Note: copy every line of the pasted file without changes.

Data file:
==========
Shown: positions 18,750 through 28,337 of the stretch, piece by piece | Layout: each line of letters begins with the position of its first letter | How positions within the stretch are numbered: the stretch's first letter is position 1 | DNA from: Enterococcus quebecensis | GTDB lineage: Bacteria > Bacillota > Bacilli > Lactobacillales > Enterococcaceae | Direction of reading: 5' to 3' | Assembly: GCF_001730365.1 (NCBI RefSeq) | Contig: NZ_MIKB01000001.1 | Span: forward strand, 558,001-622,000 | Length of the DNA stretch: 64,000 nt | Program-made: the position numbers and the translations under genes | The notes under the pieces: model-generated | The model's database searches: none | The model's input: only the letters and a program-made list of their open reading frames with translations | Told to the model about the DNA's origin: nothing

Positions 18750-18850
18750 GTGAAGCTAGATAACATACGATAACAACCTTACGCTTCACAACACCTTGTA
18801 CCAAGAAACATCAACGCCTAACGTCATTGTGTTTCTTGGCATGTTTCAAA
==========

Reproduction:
Shown: positions 18,750 through 28,337 of the stretch, piece by piece | Layout: each line of letters begins with the position of its first letter | How positions within the stretch are numbered: the stretch's first letter is position 1 | DNA from: Enterococcus quebecensis | GTDB lineage: Bacteria > Bacillota > Bacilli > Lactobacillales > Enterococcaceae | Direction of reading: 5' to 3' | Assembly: GCF_001730365.1 (NCBI RefSeq) | Contig: NZ_MIKB01000001.1 | Span: forward strand, 558,001-622,000 | Length of the DNA stretch: 64,000 nt | Program-made: the position numbers and the translations under genes | The notes under the pieces: model-generated | The model's database searches: none | The model's input: only the letters and a program-made list of their open reading frames with translations | Told to the model about the DNA's origin: nothing

Positions 18750-18850
18750 GTGAAGCTAGATAACATACGATAACAACCTTACGCTTCACAACACCTTGTA
18801 CCAAGAAACATCAACGCCTAACGTCATTGTGTTTCTTGGCATGTTTCAAA